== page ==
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The small beginnings of gastruloids

Posted by on April 1st, 2015

Mouse embryonic stem cells (mESCs) are by definition cells that can self-renew (make identical copies of themselves) and specialize into any cell type of the body. Since their discovery, scientists have used them to produce various specialized cell types in culture but also to produce transgenic mouse lines. When injected into a mouse early embryo,[…]

Stem cells…now showing in 3D

Posted by on January 22nd, 2015

    Growing organs in vitro is one of the ultimate dreams of any stem cell biologist. As such, it seems obvious that some of these organs will need to be grown in 3D. This is why stem cell 3D culture systems are very fashionable among scientists. They are increasingly successful and a fair amount[…]

Seeing cells from a different angle

Posted by on December 7th, 2014

Thanks to microscopy, scientists can compete with the most talented photographers and take the most astonishing pictures! Although I have been focusing on microscopy pictures in this blog, microscopy is not the only way to make pretty pictures of cells. In recent years, the rapid progress in sequencing technology has propelled this technique to the[…]

Biology and maths partner to understand life decisions

Posted by on October 26th, 2014

Starting with the one fertilized egg that we all once were, embryonic development is made of cell divisions and most importantly of cell decisions. These first life decisions are the first steps of the development of various cell types, which will further divide, decide, specialize, organize, form specialized organs and ultimately an entire very complex[…]

The origin of blood

Posted by on September 4th, 2014

As for the origin of species, the question of the origin of blood during development has unleashed a lot of passion among the scientific community. As a matter of fact, the failure to derive blood stem cells (haematopoietic stem cells, HSCs) from pluripotent stem cells (stem cells that can generate any type of cells) has[…]

Challenging an old stem cell dogma

Posted by on August 4th, 2014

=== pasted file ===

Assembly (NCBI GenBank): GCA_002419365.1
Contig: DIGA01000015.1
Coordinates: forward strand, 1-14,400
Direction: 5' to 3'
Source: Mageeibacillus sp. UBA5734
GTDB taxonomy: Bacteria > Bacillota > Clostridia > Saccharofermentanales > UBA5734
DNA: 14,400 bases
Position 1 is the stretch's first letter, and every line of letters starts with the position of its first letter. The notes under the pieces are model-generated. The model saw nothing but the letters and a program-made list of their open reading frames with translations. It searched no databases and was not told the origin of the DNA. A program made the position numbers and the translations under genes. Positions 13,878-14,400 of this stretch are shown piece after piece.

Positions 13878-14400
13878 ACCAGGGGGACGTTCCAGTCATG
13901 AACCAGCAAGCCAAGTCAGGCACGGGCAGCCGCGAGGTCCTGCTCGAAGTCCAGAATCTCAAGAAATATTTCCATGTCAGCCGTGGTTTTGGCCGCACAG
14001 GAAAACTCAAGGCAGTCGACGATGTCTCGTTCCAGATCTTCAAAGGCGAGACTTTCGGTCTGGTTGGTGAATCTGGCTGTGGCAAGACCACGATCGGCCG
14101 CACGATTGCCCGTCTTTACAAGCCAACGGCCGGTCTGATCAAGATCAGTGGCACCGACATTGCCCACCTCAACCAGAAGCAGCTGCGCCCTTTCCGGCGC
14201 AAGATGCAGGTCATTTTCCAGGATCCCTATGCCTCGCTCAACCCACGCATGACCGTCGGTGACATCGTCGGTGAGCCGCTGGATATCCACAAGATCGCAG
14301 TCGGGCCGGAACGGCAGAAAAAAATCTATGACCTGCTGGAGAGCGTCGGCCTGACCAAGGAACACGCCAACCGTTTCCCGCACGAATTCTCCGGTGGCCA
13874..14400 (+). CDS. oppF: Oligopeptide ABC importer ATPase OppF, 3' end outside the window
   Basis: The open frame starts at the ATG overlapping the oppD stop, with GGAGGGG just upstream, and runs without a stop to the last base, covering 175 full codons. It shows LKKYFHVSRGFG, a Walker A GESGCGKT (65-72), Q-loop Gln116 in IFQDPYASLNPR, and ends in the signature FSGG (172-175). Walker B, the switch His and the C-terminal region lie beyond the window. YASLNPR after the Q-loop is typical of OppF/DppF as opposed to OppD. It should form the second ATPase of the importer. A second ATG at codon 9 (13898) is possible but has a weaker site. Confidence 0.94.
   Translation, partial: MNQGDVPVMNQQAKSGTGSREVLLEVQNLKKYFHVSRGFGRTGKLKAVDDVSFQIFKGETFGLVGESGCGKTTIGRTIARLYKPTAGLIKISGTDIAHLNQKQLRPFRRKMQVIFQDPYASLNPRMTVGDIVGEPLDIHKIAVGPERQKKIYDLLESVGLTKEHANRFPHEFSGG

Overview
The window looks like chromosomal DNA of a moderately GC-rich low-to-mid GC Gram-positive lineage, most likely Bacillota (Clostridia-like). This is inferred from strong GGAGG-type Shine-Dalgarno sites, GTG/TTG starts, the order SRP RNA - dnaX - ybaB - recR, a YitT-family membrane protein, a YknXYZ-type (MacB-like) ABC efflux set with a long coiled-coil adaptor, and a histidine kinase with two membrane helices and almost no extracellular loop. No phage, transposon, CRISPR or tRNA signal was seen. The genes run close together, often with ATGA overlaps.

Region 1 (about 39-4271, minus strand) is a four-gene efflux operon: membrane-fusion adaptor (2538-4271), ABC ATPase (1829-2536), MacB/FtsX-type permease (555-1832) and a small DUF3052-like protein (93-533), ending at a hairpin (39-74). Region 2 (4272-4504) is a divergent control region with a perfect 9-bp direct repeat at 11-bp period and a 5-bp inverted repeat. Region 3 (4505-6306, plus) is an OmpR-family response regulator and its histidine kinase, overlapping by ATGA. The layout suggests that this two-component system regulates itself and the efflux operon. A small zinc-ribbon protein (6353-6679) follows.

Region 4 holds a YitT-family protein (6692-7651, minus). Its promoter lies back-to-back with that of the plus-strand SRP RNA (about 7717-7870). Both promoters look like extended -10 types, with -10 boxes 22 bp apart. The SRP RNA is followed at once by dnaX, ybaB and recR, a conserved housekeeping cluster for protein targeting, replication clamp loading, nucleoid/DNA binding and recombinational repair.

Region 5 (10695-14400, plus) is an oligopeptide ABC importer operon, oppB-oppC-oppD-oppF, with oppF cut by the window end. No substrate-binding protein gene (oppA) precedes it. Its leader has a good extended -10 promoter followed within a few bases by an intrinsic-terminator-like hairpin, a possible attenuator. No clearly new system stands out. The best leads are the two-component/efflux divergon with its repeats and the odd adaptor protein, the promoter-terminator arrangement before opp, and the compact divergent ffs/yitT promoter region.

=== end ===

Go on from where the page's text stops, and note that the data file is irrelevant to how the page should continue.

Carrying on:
Science teachers usually say that science progresses by challenging old dogmas. In the stem cell field, there is a dogma saying that some blood stem cells in the bone marrow stay quiescent (do not divide) for long periods of time. This way, they avoid DNA damage and malignant mutations that could arise during DNA replication[…]

It’s decision time!

Posted by on May 27th, 2014

Decisions, decisions…aren’t those one of our main worries? It is certainly the everyday worry of a stem cell! Understanding stem cell decisions is a central question in the field: how do stem cells manage to keep the right balance between self-renewal (make identical copies of themselves) and differentiation (produce specialized cells)? How do stem cells[…]

A simple step to reverse ageing

Posted by on May 3rd, 2014

How great would it be if we knew how to reverse ageing and turn old organs into young ones? Actually, this might not be as crazy as it sounds. As a matter of fact, a team of scientists managed to regenerate the thymus in old mice and observe what closely resembles the juvenile thymus! The[…]

Decoding reprogramming

Posted by on February 28th, 2014

When it comes to stem cell biology, there have been very few topics as fascinating and popular as cell reprogramming, the most famous reprogramming experiment being the one of Dolly the sheep. In stem cell biology, reprogramming refers to the concept of taking a fully specialized cell in the body and manipulating it in order[…]

Cancer stem cells: quite beautiful, mainly scary…

Posted by on January 31st, 2014

Of all the types of stem cells, there is a kind than can be a lot more scary than beautiful: the cancer stem cell. Although the concept of cancer stem cell is still controversial among the scientific community, it is of great medical interest to further understand these cells so that we develop better strategies[…]